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What is tan θ in this diagram?

  1. Nov 24, 2014 #1

    < Moderator Note -- Thread moved from the technical math forums (that's why the HH Template is not shown) >

    It's supposed to be a simple problem. But I can't for the life of me figure out how to go about it. I managed to find out cos θ using the cosine rule, but it is a very long expression and looks to be going in a direction opposite of the solution. cos θ is (2x^2 + 2xy + y^2 + x*sqrt(2) - y) / (2 * (2x^2 + 2xy + y^2) * (x*sqrt2)).

    Any help on this would be appreciated.
    Last edited by a moderator: Nov 25, 2014
  2. jcsd
  3. Nov 24, 2014 #2
    Can you express tan theta in terms of two other angles you know the tangents for?
  4. Nov 24, 2014 #3

    Filip Larsen

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    Perhaps you can form a right-angled triangle involving theta and the two sides? Hint: try draw the full rectangle and see what that brings you. If you can't use angle theta directly then perhaps some other angle easily derived from it ...
  5. Nov 24, 2014 #4
    From intersection point of pieces "x" and "y" put a normal "n" to a hypotenuze of a big triangle. Then you have:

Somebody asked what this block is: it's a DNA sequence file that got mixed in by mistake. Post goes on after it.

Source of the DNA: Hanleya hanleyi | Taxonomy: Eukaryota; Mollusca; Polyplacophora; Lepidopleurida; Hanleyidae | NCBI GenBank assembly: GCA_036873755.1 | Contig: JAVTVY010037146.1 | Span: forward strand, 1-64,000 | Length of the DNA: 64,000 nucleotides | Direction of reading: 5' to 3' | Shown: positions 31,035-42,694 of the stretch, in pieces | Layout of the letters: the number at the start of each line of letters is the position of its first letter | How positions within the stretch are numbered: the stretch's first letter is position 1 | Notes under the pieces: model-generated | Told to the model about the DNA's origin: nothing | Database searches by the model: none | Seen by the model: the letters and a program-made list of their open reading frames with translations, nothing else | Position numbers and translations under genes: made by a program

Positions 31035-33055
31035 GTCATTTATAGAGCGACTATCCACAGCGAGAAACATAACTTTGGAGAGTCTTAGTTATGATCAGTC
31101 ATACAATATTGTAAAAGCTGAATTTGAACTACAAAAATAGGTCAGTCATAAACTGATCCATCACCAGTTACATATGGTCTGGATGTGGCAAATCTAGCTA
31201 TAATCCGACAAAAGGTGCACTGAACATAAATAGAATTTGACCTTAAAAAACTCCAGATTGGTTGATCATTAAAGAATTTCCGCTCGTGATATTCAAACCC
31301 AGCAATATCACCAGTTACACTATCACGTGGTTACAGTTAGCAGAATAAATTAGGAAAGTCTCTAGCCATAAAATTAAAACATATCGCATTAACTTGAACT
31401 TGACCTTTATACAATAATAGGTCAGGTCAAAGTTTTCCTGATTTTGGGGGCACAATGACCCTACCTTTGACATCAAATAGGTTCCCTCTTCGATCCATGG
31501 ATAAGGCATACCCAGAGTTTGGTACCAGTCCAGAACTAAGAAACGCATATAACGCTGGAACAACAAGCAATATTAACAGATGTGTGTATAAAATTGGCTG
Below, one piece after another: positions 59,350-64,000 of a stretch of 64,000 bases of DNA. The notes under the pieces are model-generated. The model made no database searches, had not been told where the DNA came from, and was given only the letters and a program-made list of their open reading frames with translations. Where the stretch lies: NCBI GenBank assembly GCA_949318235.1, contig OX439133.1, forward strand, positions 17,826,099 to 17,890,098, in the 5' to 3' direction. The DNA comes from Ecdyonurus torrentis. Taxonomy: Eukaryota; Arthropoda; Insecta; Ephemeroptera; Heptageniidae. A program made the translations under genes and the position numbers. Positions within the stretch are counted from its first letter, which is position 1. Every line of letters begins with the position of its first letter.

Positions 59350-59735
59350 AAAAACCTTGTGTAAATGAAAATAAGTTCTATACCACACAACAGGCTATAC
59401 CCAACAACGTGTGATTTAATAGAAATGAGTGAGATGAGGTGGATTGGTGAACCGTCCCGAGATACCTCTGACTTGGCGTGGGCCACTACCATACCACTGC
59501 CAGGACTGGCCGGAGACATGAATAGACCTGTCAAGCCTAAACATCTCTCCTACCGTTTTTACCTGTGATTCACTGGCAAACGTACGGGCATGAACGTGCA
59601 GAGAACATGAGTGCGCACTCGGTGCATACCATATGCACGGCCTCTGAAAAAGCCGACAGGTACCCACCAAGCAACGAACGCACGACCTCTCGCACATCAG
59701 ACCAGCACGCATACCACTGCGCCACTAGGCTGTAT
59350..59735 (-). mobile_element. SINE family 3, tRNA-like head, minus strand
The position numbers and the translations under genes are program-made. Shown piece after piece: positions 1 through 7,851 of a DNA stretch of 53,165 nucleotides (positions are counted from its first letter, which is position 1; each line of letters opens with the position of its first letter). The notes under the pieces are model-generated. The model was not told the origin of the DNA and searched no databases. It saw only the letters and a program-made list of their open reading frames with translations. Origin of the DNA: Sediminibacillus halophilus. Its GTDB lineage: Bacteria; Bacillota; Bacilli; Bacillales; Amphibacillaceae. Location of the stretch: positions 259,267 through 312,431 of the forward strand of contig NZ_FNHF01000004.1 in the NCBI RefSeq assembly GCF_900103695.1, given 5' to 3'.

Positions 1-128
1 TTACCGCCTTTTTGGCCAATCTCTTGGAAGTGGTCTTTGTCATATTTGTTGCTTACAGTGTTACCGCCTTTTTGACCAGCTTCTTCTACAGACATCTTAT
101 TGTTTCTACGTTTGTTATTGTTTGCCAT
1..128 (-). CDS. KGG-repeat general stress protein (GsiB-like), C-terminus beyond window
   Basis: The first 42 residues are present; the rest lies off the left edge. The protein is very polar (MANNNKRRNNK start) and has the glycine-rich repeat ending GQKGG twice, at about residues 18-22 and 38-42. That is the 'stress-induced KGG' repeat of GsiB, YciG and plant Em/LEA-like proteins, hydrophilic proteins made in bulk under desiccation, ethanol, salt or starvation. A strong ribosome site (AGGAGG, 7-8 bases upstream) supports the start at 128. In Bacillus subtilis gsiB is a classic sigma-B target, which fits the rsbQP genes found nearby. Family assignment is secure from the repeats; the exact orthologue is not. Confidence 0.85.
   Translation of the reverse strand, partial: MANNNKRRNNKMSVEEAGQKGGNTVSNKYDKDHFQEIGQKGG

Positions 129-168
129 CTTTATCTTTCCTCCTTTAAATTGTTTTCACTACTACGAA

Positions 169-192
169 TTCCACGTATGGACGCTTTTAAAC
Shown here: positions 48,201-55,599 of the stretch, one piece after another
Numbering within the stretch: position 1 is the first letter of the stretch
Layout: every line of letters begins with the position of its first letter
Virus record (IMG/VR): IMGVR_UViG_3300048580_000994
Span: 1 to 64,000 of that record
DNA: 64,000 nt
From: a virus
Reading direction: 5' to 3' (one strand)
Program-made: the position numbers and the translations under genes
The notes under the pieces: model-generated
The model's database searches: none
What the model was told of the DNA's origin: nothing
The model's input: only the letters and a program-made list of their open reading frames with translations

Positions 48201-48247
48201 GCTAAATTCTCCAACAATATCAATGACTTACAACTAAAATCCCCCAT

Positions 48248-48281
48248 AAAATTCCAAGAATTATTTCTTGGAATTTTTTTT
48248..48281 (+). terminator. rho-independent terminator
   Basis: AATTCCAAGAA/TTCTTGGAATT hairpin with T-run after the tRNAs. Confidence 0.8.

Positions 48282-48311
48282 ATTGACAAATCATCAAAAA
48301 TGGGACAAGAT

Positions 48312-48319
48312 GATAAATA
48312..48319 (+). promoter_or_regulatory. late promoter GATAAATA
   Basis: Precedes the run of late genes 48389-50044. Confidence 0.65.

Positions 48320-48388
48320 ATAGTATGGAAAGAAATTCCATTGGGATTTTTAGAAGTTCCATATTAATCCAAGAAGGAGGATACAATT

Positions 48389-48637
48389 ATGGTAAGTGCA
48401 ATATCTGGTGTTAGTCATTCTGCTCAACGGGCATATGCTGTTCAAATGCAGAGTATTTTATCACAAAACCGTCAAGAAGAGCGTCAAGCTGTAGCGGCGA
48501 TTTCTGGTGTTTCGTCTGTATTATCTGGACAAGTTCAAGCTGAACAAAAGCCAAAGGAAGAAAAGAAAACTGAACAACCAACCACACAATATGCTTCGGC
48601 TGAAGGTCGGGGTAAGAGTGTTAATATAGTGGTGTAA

n : x√2 = sin θ , n : y = sin α
    From this you have: sin θ = (y⋅sin α)/(x√2)
    Knowing that sin2α = x2/(x2+(x+y)2) and that 1+ctg2θ = 1/sin2θ , you should obtain correct result (A).
  6. Nov 25, 2014 #5
    This does seem a bit long winded. Can you expand tan(a-b) directly in terms of tan a and tan b?
  7. Nov 25, 2014 #6

    1 min for drawing, 2 min for calculation, 3 min for Latex. This is how long it takes when derived from first principles.
  8. Nov 25, 2014 #7

    Filip Larsen

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    By inspection of the diagram one can establish ##\tan(\pi/4-\theta) = x/(x+y)## from which it is easy to expand and solve for ##\tan(\theta)## (but here left as an exercise for the original poster).
  9. Nov 25, 2014 #8
    Thanks for answering, everyone.

    zoki85, that is very neatly done. Turns out we didn't need the cosine rule at all.

    Filip Larsen, yes it is established that tan (45 - θ) = x / ( x + y ). But after expansion, we are left with (1 - tan θ) / (1 + tan θ ) using this formula...


    If you have an answer in mind, please share it.

  10. Nov 25, 2014 #9


    Staff: Mentor

    We are not "left with" (1 - tan θ) / (1 + tan θ ) -- we are left with an equation whose right side is this. Write the whole equation and solve it for tan θ.
  11. Nov 26, 2014 #10
    Right. Get it now. Thanks.
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